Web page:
China Local News

Children of Hubei Medical Workers to Receive 10 Extra Points on High School Enrolment Examination

Hubei officials announced a controversial measure to reward frontline medical workers.

Manya Koetse

Published

on

Image via xjdkctz.com.

First published

Hubei authorities announced new measures on Tuesday to encourage and support the work of Hubei’s front-line medical workers during the coronavirus crisis.

One of these measures, rewarding the children of medical staff an extra ten points in their zhongkao examination, became a somewhat controversial top trending topic on Chinese social media today.

The zhongkao is an important academic examination in China taken during the last year of junior high school, right before entering education institutions at the senior high school level. These enrollment examinations are held annually in June or July, depending on the region.

A good mark on the exam is of crucial importance for many students, as it will give them admission to their preferred senior high school, which then could have more profound effects on their education after high school and their further career.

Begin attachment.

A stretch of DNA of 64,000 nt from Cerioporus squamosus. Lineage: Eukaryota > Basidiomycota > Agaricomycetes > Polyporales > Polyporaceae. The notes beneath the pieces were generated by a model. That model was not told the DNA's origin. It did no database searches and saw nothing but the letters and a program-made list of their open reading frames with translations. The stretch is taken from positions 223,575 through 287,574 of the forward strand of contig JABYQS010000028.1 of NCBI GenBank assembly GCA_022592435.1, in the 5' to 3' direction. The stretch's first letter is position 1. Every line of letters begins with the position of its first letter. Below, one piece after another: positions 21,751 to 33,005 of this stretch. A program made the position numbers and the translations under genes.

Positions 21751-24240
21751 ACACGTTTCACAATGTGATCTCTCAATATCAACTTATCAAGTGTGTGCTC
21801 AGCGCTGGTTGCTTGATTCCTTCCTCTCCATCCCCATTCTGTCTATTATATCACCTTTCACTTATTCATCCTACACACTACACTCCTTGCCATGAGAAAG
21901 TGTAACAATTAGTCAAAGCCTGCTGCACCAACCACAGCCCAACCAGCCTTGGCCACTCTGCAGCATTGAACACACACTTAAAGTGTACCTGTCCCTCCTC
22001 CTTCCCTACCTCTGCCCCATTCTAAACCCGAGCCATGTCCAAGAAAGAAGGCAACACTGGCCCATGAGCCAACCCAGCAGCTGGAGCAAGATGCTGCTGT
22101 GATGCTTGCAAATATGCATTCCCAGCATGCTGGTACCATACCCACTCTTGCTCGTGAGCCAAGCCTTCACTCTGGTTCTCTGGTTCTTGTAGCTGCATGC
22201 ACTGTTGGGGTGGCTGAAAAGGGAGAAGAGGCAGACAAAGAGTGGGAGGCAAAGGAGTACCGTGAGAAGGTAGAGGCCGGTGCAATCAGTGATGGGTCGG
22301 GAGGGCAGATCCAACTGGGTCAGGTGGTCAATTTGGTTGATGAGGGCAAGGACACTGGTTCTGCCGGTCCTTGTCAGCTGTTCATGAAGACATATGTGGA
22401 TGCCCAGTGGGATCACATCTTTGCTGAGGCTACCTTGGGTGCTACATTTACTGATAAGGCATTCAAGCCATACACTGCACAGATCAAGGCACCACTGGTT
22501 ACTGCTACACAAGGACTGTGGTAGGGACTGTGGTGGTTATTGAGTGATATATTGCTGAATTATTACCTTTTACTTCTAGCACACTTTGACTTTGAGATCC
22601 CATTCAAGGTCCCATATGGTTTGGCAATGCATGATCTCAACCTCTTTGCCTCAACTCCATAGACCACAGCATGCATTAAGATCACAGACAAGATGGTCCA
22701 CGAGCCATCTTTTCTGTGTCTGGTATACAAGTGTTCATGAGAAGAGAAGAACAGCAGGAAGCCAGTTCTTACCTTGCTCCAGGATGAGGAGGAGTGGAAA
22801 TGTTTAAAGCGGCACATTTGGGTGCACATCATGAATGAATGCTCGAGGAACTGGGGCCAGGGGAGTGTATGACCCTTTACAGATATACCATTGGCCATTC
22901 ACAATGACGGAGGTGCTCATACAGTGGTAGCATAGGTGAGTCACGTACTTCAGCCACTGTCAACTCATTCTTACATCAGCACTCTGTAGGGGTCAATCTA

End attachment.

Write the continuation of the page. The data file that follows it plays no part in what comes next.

According to the new policy, children of Hubei’s medical workers would be rewarded with ten extra points on top of their overall score for the exams if they take it. Since the exams are highly competitive, every extra point could mean a world of difference since it will mean leaving hundreds of other students behind you.

On Weibo, one announcement of the new measure published by Chinese news source The Paper received over 938.000 likes and more than 11.000 comments. Many Weibo users do not agree with the policy.